An annual award for newly published research or thinking that has been recognized to be outstanding by members of the Information, Medium & Society – The Publishing Studies Research Network.
The studies of the works of William Shakespeare and the history of entomology are not rife with commonalities at first glance, but when compared using print history as a frame, aspects of the fields begin to overlap in fascinating ways. This article explores these overlaps, with a focus on information gleaned from material evidence in the textual ornaments included in both Shakespeare’s First and Second Folios and Thomas Moffet’s “Insectorum sive minimorum animalium theatrum.” By tracing the printing chronologies of these works, as well as who printed them, we are able to deepen our understanding of both the time in which they were made and their importance as artifacts.
The 1623 work Mr. William Shakespeare’s Comedies, Histories & Tragedies, more widely known as the First Folio, is the most heavily studied early modern English book in the whole of Western canon thanks to its significance to the history of drama and language. Well known as a cultural icon, the book itself shares many material aspects with other English books produced around the same time. Comparing the First Folio to any of its contemporaries is a useful exercise; the broad scholarship surrounding the Folio can be used to inform our understanding of the production of what it is being compared to, both in terms of similarities and differences.
Exploring the relationship between the typographical ornaments of the First Folio and Thomas Moffet’s 1634 entomological work Insectorum sive minimorum animalium theatrum [The Theatre of Insects, the Least of the Animals] began through serendipity. I was not looking for a research project at the time, but stumbling across the satyr tailpiece—famous within material Shakespearian study for its importance in identifying what plays were printed when—in Moffet made me scratch my head enough to start doing some research. My initial question of “Why does this distinctive ornament show up in two works apparently printed by different people?” led to a deeper examination of 16th and 17th century English printing practices, and finally to gathering evidence about a different typographic ornament that seemed to be absent from the scholarship. As it became clear that nothing had yet been published on this ornament—a headpiece featuring a distinctive shock of wheat that appears with a head in some works and without a head in others—I knew that I needed to write something up.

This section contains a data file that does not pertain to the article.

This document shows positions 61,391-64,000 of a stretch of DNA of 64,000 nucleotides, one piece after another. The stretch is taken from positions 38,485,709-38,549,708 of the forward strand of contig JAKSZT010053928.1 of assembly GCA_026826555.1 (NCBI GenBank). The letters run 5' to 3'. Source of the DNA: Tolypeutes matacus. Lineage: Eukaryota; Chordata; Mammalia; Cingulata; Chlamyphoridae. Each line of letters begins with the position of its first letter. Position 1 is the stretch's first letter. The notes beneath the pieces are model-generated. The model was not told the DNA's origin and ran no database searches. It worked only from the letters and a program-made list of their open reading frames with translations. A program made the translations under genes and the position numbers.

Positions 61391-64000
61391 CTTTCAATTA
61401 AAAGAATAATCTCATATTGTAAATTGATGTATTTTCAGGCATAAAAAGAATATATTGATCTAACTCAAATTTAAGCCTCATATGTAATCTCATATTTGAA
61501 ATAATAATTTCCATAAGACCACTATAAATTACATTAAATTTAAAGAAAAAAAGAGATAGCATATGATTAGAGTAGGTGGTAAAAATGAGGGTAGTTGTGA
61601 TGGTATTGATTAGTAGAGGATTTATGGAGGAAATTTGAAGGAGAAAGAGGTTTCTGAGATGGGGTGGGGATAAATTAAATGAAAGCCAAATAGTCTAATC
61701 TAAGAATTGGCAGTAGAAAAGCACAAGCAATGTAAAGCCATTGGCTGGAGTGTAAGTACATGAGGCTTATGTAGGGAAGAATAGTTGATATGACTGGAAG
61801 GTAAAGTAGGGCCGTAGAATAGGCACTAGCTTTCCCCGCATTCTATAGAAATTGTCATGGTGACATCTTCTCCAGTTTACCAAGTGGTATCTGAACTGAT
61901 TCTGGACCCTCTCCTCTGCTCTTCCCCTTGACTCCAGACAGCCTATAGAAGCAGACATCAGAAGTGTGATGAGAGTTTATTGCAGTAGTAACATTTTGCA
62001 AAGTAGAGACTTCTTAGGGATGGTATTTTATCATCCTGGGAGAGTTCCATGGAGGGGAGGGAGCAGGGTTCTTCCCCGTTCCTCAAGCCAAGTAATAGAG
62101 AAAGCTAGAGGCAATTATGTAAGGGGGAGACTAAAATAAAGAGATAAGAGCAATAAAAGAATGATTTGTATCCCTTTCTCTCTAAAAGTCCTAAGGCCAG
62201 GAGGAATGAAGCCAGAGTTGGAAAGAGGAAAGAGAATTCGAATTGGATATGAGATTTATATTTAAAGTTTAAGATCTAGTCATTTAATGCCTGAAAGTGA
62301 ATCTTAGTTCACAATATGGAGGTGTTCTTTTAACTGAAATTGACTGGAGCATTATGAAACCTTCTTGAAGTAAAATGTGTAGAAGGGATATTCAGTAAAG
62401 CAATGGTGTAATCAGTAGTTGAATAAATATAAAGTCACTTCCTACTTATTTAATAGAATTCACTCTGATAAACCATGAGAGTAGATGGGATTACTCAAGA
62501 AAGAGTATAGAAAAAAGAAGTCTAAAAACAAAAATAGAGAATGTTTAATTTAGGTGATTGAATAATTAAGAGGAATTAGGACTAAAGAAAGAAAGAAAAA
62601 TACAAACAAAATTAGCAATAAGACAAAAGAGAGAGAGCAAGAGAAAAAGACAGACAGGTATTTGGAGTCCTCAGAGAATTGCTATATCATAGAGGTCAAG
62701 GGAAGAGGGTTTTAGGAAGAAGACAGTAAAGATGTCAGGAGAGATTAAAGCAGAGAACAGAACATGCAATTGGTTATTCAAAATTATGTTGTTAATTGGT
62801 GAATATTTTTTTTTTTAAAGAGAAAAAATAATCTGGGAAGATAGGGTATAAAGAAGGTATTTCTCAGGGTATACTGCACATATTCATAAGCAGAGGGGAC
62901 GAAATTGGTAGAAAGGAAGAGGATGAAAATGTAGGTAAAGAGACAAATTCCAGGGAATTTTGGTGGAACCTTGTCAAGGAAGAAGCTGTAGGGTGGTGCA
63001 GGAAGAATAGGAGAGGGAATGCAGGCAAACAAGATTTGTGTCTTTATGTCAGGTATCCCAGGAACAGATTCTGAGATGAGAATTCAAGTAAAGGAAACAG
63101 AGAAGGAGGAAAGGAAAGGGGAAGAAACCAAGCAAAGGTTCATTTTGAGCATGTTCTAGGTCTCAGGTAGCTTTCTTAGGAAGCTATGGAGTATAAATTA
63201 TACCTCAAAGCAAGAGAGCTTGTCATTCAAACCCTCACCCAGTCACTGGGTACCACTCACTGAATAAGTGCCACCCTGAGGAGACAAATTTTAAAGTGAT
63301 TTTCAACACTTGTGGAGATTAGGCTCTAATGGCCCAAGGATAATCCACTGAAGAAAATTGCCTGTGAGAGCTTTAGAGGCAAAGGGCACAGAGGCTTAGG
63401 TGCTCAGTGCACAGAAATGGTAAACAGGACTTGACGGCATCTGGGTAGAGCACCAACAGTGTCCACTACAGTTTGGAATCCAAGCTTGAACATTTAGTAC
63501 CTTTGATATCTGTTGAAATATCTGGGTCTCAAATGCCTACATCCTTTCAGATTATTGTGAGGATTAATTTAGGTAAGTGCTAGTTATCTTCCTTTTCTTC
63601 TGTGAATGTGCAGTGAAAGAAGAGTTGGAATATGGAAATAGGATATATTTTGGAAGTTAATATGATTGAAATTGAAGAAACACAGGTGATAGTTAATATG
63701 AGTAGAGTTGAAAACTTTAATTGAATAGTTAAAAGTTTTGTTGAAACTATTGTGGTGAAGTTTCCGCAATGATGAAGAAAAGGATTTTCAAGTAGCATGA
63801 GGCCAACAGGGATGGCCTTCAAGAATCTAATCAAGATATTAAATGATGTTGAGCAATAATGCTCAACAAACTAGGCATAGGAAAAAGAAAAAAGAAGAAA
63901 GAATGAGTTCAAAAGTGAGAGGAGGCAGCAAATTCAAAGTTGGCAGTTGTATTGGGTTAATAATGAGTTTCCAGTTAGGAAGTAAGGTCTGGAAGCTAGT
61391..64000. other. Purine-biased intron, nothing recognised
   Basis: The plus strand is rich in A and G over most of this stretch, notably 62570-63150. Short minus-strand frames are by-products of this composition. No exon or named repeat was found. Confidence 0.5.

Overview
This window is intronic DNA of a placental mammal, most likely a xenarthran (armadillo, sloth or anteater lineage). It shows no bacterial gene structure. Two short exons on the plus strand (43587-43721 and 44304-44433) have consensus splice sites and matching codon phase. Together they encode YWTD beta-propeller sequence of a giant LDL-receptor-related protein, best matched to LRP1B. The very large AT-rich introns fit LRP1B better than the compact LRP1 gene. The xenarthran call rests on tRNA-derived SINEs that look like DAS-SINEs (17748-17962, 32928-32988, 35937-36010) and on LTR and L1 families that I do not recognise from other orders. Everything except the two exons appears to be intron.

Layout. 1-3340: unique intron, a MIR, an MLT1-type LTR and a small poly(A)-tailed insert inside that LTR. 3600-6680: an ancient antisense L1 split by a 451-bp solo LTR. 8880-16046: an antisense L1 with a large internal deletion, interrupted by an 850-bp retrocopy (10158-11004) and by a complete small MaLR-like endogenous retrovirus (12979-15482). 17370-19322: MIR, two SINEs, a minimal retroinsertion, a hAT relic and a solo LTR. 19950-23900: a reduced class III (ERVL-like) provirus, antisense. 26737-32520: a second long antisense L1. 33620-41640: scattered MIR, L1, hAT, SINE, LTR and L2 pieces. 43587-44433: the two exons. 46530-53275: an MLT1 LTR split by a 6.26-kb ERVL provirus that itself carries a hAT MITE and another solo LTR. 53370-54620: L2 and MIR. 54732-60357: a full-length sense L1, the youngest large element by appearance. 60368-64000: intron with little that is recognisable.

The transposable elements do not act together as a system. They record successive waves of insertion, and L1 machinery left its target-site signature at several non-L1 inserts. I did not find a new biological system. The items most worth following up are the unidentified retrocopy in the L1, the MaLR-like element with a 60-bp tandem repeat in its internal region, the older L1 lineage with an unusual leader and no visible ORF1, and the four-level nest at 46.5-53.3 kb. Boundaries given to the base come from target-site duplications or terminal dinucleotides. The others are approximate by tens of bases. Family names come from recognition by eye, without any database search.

I view this article as a jumping-off point for other scholars who want to delve more deeply into what this headpiece means to the printing history of specific books. I hope that highlighting the ornament in this way will lead to engagement with the ornament from both a humanities perspective and a more digital one; tracking the changes of the headpiece across different works would be an excellent project for an image-detecting algorithm. I am pleased that this article has enabled me to make new connections in the field of material culture and bibliography, most notably with a colleague in Australia who is doing a study on the history of the satyr tailpiece before and after the time period highlighted in my work. I have further used this research in my position as a special collections reference librarian, describing the curious publication history of Moffet’s work using the actual book in the reading room.
Voytek Bialkowski, The International Journal of the Book, Volume 8, Issue 2, pp.101–106
Adam Riggio, The International Journal of the Book, Volume 7, Issue 1, pp.9–16
John W. Warren, The International Journal of the Book, Volume 6, Issue 1, pp.83–94